Suicides always increase around holidays. Maybe you subscribe to religious proscriptions against self-destruction and are not suffering from depression. Eight up-and-coming genre directors and Kevin Smith will still give you reasons to fear them in the calendar-themed horror anthology Holidays (trailer here), which screens during the 2016 Tribeca Film Festival.
We will get to New Year’s on December 31st, so that leaves Valentine’s Day as the logical starting point for Starry Eyes co-helmers Kevin Kölsch & Dennis Widmyer’s contribution. A hunky but medically ailing gym teacher takes a liking to the shy Maxine, but the rest of the girls bully her relentlessly, especially the school’s queen bee. Don’t you wonder what’s in store for her?
Next, Gary Shore pops us over to Ireland for the serpent-themed St. Patrick’s Day. There will be snakes (St. Pat knew them well) and a terrifically sinister little redheaded cherub named Grainne, who will rock her teacher’s world. Incorporating less obvious Celtic lore, Shore blends scares with dark humor for one of Holidays’ best segments.
The look of Nicholas (The Pact I, but not II) McCarthy’s Easter is even more impressive, but it is too sketchy, feeling like a proof-of-concept scene that needs a full film developed around it. However, Sarah Adina Smith (who fully embraces genre this time around, after playing it coy in The Midnight Swim) probably upends the most expectations with Mother’s Day. The unnaturally fertile Kate seeks holistic help at a New Age retreat, but encounters the dark side of paganism instead.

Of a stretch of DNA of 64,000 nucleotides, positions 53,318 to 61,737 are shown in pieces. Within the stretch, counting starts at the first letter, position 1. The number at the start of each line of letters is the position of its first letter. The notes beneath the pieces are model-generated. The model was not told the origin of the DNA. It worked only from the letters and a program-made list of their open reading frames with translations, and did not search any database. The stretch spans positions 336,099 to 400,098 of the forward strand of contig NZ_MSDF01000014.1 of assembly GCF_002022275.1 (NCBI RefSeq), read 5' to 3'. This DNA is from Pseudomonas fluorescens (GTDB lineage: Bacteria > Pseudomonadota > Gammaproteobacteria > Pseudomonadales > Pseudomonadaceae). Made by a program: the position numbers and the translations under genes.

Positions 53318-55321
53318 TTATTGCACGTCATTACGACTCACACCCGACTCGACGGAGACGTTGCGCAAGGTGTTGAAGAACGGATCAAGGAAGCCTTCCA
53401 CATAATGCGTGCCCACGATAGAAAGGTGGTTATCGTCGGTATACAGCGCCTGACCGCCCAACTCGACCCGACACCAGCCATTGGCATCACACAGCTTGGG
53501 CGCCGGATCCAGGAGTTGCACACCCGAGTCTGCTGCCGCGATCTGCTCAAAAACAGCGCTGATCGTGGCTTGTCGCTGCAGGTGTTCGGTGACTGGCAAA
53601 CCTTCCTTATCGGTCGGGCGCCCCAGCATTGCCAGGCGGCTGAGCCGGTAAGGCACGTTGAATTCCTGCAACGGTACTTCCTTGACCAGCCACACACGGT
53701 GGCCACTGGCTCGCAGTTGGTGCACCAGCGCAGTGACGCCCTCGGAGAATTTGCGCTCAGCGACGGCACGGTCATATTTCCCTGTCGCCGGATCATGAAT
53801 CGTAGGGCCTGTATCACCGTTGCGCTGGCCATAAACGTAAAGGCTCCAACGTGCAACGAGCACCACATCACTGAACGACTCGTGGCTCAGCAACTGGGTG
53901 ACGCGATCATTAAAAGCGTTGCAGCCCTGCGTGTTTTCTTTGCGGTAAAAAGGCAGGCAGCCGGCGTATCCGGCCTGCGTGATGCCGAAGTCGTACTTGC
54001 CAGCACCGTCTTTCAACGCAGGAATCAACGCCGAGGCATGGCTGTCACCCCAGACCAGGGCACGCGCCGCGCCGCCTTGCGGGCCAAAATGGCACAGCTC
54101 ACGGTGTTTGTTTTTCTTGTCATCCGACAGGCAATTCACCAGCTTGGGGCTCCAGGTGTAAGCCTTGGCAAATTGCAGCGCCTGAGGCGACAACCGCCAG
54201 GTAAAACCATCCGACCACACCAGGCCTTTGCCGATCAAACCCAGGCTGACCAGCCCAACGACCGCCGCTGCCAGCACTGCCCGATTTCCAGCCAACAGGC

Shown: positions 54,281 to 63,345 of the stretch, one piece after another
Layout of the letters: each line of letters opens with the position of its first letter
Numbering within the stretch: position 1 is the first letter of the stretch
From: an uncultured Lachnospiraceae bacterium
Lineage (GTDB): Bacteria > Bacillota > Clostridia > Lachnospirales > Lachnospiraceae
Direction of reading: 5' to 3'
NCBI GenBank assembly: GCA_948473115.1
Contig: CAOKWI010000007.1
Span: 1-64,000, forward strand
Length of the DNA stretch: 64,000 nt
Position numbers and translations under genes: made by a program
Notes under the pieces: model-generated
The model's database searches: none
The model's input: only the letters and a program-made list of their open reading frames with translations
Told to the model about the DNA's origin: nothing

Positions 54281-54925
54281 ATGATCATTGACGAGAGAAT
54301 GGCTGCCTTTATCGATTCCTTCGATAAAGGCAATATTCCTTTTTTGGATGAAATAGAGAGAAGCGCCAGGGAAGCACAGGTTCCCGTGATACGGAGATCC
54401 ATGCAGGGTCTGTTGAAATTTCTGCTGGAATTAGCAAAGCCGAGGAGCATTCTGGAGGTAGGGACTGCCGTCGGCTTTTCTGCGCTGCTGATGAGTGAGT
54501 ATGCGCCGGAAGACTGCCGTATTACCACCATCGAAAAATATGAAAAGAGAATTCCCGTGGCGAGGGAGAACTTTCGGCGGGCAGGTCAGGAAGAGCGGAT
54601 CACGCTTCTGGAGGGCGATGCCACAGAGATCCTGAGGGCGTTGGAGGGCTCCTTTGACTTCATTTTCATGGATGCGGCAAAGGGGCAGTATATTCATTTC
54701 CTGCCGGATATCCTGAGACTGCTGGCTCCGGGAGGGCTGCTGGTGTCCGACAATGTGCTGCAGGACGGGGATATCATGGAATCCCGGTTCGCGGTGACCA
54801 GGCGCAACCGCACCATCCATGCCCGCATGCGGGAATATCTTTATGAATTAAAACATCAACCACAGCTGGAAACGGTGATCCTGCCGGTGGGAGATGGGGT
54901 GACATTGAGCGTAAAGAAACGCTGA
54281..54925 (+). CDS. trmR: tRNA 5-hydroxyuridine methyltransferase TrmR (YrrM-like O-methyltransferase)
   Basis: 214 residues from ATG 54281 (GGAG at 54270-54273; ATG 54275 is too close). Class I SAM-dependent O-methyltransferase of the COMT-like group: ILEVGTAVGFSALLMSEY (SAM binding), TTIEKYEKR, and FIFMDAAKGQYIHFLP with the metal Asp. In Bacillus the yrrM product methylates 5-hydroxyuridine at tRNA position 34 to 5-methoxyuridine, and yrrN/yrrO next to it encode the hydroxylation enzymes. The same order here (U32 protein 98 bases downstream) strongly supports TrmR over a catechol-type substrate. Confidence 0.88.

Yet without question, the film’s strongest day is Anthony Scott Burns’ Father’s Day. Frankly, it is a holiday Carol never really participated in, since her father absconded while she was still quite young—except maybe he didn’t. When he has a mysterious Walkman delivered to her, she will follow his recorded instructions faithfully, hoping it will lead her to some answers. In terms of its steadily building suspense and transfixing vibe, “Father’s Day” is arguably a mini-masterwork. Without question, Burns is the battery’s least established filmmaker, but his work here ought to quickly land him a feature deal.
Smith’s Halloween and Scott Stewart’s Christmas are conceived as horror comedies, but fall short of both laughs and scares. The former’s vengeful webcam girls who turn on their captor represent especially problematic comedy material, whereas the frazzled father who resorts to murder in order to secure the season’s most coveted gift (a VR headset) feels like modernized E.C. Comics story, except that probably makes it sound better than it is. Adam Egypt Mortimer’s New Year’s also feels like an updated O.Henry story, but the Some Kind of Hate filmmaker’s execution (so to speak) is much stronger. In fellow contributors Kölsch & Widmyer’s script, a serial killer is eagerly anticipating his New Year’s kiss, but there is a big twist in store for him. It is easily guessable, but it still works rather well as a tasty dark irony.